Lawyers Asleep at the Wheel? The Gm–Fisher Body Contract

Victor P. Goldberg, Columbia Law School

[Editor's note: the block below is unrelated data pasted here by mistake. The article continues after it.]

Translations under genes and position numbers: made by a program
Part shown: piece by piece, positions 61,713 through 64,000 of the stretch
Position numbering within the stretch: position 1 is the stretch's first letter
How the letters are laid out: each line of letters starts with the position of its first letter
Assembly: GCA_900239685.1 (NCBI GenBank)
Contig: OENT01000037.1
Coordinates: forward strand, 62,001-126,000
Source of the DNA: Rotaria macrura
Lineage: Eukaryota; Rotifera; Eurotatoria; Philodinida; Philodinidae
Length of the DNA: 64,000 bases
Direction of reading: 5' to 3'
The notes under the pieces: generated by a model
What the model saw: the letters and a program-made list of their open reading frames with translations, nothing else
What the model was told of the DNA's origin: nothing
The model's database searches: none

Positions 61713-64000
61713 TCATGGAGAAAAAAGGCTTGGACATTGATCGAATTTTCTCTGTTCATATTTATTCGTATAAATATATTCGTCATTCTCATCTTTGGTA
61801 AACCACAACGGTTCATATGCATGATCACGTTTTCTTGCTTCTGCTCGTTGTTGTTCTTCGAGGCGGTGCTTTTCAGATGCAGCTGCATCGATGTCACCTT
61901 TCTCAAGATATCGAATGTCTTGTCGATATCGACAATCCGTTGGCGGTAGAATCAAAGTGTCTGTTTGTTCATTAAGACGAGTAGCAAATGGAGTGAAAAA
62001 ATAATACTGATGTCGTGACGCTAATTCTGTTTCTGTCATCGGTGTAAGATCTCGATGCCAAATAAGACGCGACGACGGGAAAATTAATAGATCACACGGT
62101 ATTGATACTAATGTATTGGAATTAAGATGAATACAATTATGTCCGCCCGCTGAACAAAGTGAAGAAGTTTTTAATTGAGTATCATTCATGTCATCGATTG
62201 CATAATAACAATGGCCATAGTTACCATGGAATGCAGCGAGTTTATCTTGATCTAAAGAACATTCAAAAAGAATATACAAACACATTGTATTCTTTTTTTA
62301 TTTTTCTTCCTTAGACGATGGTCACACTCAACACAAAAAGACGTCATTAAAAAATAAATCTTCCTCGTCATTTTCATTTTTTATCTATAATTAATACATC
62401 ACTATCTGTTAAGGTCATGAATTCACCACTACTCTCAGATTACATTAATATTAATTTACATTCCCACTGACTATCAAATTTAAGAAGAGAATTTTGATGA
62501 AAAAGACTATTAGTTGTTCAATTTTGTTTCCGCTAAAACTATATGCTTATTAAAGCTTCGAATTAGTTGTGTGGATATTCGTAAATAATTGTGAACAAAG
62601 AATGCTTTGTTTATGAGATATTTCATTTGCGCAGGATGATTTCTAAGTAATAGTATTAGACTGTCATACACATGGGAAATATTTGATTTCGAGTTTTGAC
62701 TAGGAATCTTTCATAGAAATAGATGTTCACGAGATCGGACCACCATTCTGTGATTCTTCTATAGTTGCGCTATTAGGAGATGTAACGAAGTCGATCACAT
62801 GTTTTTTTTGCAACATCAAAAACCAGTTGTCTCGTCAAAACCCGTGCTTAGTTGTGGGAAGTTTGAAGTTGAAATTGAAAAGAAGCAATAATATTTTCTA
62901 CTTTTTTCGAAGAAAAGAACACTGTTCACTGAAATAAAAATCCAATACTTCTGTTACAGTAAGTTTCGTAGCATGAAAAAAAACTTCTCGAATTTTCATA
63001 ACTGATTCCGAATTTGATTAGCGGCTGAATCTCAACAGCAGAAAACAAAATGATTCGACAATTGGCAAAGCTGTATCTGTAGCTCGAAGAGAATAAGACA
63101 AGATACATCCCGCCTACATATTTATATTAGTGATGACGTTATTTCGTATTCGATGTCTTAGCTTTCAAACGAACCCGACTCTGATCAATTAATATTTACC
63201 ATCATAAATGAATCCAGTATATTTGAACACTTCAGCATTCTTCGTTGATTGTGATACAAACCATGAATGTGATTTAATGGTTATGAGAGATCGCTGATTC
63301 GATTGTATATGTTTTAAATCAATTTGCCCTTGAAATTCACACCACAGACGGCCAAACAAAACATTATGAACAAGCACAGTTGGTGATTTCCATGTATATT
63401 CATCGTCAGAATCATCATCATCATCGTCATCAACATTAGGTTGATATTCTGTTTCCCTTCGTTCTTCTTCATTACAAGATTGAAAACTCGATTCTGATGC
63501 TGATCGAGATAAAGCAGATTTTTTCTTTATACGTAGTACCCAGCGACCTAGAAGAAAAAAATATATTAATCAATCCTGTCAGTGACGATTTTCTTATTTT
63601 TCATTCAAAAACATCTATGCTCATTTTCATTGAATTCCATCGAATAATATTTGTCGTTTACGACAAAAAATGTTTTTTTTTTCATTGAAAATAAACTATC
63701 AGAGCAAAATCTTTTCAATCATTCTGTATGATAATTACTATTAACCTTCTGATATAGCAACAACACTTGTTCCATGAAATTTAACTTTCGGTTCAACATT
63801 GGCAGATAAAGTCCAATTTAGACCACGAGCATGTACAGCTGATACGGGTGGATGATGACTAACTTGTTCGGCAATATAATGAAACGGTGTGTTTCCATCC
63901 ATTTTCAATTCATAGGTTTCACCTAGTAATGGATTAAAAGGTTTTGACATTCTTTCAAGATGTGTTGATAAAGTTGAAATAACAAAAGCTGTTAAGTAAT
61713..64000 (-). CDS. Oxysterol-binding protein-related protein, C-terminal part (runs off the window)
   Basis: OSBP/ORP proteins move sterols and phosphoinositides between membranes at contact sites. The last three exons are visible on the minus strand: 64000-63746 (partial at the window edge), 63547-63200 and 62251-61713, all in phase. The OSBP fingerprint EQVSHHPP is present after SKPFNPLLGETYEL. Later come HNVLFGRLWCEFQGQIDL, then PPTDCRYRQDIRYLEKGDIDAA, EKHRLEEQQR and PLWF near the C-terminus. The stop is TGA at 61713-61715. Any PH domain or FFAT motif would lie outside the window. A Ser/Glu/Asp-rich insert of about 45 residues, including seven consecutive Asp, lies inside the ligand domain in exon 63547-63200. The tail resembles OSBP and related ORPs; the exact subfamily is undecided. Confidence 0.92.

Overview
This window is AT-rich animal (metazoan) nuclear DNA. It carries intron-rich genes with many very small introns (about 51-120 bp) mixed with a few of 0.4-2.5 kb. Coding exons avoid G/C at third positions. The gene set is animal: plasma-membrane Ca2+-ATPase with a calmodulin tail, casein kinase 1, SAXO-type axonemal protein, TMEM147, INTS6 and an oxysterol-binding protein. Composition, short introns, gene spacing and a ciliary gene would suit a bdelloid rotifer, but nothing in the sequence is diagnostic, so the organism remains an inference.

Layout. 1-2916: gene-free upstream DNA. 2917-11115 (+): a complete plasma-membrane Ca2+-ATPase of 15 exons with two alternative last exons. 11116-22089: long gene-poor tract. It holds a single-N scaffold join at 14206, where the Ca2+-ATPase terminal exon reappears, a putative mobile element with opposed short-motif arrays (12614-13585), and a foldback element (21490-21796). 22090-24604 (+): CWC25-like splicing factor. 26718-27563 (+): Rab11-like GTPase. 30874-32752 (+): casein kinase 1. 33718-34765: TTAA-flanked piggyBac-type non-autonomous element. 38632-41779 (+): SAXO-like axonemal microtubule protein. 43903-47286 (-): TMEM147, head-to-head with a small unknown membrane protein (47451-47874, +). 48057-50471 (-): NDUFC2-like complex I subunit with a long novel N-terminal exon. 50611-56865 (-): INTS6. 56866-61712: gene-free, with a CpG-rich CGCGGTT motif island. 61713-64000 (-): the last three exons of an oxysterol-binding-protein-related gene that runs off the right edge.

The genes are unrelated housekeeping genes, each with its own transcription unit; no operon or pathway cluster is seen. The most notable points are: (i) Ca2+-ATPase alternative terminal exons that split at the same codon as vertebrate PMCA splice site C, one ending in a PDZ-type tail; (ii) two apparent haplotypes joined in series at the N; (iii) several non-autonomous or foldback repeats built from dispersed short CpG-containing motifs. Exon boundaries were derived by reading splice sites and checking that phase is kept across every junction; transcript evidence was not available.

In the analysis of vertical integration by contract versus ownership, one event has dominated the discussion—General Motors’ (GM) merger with Fisher Body in 1926. The debates have all been premised on the assumption that the 10-year contract between the parties signed in 1919 was a legally enforceable agreement. However, it was not. Because Fisher's promise was illusory the contract lacked consideration. This note suggests that GM's counsel must have known this. It raises a significant question in transactional engineering: what is the function of an agreement that is not legally enforceable?